Lisa Baker, SEO & Marketing Specialist, ITCS, the low levels of professional women in STEM careers.
International Women’s Day, like Women in STEM is close to my heart. Each year, I share about the everyday women amaze and inspire me.
However, it’s a gentleman who inspired me this year.
STEM Careers Fairs – ‘Not relevant for Girls’
My son in law, a Chartered Engineer, was working with the UK Engineering Council to let schools know about a STEM careers event that was taking place locally.
One of the schools he approached was an all-girls school. On following up with the Head, it turns out his invitation hadn’t got far – the school receptionist had apparently decided that STEM careers events were not relevant to the school’s all-female students and had thrown the invitation in the bin!
Women in STEM is close to my heart because I’ve worked in the IT industry for a large part of my working life. I’ve worked in all manner of roles, including sales, marketing, call centre management, web design and SEO. Many of these roles have required a combination of those skills, despite it being an odd mix. Throughout my career, my immediate colleagues have been mostly male. Where I’ve had female colleagues, they’ve been in admin, sales and marketing, not tech roles.
Why don’t we see enough Women in STEM careers?
My experience is not unusual. Women in STEM isn’t even equal at university level, only 25 per cent of the UK’s STEM graduates and 21 percent of the STEM workforce are female. So why do so many women shun jobs in science, engineering and technology?
Dame Judith Hackett, the Chair of the EEF, believes ‘gender assignment’ from an early age plays a big part in discouraging women in STEM, referencing an eminent British physicist criticising toy brick-maker Lego recently for producing new gender-specific products.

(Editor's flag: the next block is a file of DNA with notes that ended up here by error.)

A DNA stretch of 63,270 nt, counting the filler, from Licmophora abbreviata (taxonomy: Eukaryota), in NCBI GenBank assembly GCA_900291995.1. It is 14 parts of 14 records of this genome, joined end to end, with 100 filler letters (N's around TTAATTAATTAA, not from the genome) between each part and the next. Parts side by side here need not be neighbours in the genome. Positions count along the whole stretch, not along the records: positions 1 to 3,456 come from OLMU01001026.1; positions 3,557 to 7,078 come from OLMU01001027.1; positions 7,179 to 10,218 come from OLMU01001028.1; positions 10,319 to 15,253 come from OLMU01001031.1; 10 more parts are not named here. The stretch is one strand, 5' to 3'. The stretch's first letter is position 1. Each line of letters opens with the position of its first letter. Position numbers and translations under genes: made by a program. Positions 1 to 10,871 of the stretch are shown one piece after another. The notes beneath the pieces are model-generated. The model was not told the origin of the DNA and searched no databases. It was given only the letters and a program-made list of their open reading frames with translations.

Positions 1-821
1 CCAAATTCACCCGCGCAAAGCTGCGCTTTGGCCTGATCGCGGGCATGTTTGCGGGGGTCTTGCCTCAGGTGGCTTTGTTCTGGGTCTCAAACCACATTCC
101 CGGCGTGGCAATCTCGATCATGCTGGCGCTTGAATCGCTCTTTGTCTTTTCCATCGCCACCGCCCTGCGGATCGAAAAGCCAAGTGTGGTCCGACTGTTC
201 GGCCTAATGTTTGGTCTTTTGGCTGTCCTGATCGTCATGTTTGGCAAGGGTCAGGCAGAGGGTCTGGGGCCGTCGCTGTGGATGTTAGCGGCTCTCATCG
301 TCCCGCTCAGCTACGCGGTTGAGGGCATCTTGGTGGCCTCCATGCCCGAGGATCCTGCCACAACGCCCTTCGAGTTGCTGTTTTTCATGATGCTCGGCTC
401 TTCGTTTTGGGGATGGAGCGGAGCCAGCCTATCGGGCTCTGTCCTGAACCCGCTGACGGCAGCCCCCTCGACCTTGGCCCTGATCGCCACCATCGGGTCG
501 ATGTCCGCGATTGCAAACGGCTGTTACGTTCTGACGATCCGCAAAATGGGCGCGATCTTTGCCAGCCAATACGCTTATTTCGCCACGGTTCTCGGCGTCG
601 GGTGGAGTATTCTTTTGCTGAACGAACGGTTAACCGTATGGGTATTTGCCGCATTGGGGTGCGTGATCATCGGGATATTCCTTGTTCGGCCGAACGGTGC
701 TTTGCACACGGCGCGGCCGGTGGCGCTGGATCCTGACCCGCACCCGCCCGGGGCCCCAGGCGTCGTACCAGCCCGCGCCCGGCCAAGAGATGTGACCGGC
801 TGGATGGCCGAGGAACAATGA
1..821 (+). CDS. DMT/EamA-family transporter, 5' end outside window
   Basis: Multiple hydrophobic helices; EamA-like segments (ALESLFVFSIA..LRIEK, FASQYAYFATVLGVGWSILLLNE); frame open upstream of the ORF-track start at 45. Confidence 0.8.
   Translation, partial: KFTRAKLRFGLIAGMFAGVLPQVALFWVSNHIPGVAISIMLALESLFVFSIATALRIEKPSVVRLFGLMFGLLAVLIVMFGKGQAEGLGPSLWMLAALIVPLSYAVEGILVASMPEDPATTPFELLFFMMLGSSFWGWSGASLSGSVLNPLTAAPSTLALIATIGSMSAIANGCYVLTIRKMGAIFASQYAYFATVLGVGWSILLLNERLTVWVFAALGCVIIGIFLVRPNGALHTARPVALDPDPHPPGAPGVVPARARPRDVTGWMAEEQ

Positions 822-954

“I was given Lego by my father for my fourth birthday. It became my favourite toy, it wasn’t gender specific. Why is everything ‘for girls’ pink? It’s much worse than it was.”
I agree – my three year old granddaughter already tells me that pink means it’s a ‘girls toy’, even though her favourite books and toys are all about trains, and her little brother loves her pink Minnie Mouse toy. These stereotypes are something my son-in-law is actively working to change.
Even PPE for women is pink – and designed to fit a man!
It isn’t only unconscious bias with toys – it doesn’t help when, in adulthood, women in construction and engineering find that women’s PPE is often, annoyingly, also pink – and yet it’s still designed to fit a man, rather than sized to female proportions!
If we are ever going to fill the shortage of skilled employees in these vital sectors, we need to start by not excluding 50% of the population – Women in STEM are a necessity.
Our female Prime Minister famously said there are ‘jobs for girls’ and ‘jobs for the boys’. It’s even more scary to hear that a whole school’s STEM career options could have been sabotaged merely because a receptionist didn’t think girls would be interested. Thankfully, the follow-up got the Head on board. I’m proud Chris is my son in law.
Managing Director Brian Stokes, who runs multi-award-winning IT Support & Business Telecoms company, ITCS, believes that the STEM sector needs to do more to attract women and chellenge unncessary stereotypes.
“I’ve always been passionate about diversity and I welcome applications from women for the tech roles we offer, like IT engineers, network managers and software developers. However, I can only interview and assess the candidates who actually apply. There are always more male applicants. However, the women who work in my business are every bit as capable as the men – and all my staff do a fantastic job.
“We need to get more women interested in STEM careers and it’s great to see groups like #WomeninCoding leading the way – I look forward to the day when the applicants for an engineering or development role are as diverse as the population.”
On International Women’s Day, that’s definitely something to think about.